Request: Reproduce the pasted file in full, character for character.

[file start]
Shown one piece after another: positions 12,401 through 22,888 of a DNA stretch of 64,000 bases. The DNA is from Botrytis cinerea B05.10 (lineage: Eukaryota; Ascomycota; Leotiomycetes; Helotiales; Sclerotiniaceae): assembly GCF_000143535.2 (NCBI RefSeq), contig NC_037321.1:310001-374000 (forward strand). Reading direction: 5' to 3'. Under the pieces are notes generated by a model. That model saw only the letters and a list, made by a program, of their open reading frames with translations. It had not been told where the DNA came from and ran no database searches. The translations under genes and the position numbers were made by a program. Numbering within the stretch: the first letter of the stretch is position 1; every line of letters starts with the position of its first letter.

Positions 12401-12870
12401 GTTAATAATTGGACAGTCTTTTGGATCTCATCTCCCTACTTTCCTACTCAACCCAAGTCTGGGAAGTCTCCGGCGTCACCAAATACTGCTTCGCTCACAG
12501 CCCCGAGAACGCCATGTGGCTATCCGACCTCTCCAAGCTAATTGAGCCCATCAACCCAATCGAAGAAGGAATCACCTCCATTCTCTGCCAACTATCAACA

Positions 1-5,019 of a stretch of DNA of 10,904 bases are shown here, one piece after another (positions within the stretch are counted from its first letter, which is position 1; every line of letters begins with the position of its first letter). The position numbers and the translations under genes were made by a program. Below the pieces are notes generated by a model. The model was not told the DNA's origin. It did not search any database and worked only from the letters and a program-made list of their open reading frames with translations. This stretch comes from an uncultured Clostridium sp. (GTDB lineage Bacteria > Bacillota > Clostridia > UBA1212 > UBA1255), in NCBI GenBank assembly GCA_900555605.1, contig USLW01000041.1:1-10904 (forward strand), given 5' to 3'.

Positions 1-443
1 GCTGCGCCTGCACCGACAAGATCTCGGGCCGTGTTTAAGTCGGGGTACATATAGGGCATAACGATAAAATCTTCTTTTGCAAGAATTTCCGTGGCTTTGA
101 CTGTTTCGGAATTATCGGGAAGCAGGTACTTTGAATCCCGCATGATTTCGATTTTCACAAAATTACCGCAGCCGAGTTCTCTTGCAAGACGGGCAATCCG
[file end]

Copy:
Shown one piece after another: positions 12,401 through 22,888 of a DNA stretch of 64,000 bases. The DNA is from Botrytis cinerea B05.10 (lineage: Eukaryota; Ascomycota; Leotiomycetes; Helotiales; Sclerotiniaceae): assembly GCF_000143535.2 (NCBI RefSeq), contig NC_037321.1:310001-374000 (forward strand). Reading direction: 5' to 3'. Under the pieces are notes generated by a model. That model saw only the letters and a list, made by a program, of their open reading frames with translations. It had not been told where the DNA came from and ran no database searches. The translations under genes and the position numbers were made by a program. Numbering within the stretch: the first letter of the stretch is position 1; every line of letters starts with the position of its first letter.

Positions 12401-12870
12401 GTTAATAATTGGACAGTCTTTTGGATCTCATCTCCCTACTTTCCTACTCAACCCAAGTCTGGGAAGTCTCCGGCGTCACCAAATACTGCTTCGCTCACAG
12501 CCCCGAGAACGCCATGTGGCTATCCGACCTCTCCAAGCTAATTGAGCCCATCAACCCAATCGAAGAAGGAATCACCTCCATTCTCTGCCAACTATCAACA

Positions 1-5,019 of a stretch of DNA of 10,904 bases are shown here, one piece after another (positions within the stretch are counted from its first letter, which is position 1; every line of letters begins with the position of its first letter). The position numbers and the translations under genes were made by a program. Below the pieces are notes generated by a model. The model was not told the DNA's origin. It did not search any database and worked only from the letters and a program-made list of their open reading frames with translations. This stretch comes from an uncultured Clostridium sp. (GTDB lineage Bacteria > Bacillota > Clostridia > UBA1212 > UBA1255), in NCBI GenBank assembly GCA_900555605.1, contig USLW01000041.1:1-10904 (forward strand), given 5' to 3'.

Positions 1-443
1 GCTGCGCCTGCACCGACAAGATCTCGGGCCGTGTTTAAGTCGGGGTACATATAGGGCATAACGATAAAATCTTCTTTTGCAAGAATTTCCGTGGCTTTGA
101 CTGTTTCGGAATTATCGGGAAGCAGGTACTTTGAATCCCGCATGATTTCGATTTTCACAAAATTACCGCAGCCGAGTTCTCTTGCAAGACGGGCAATCCG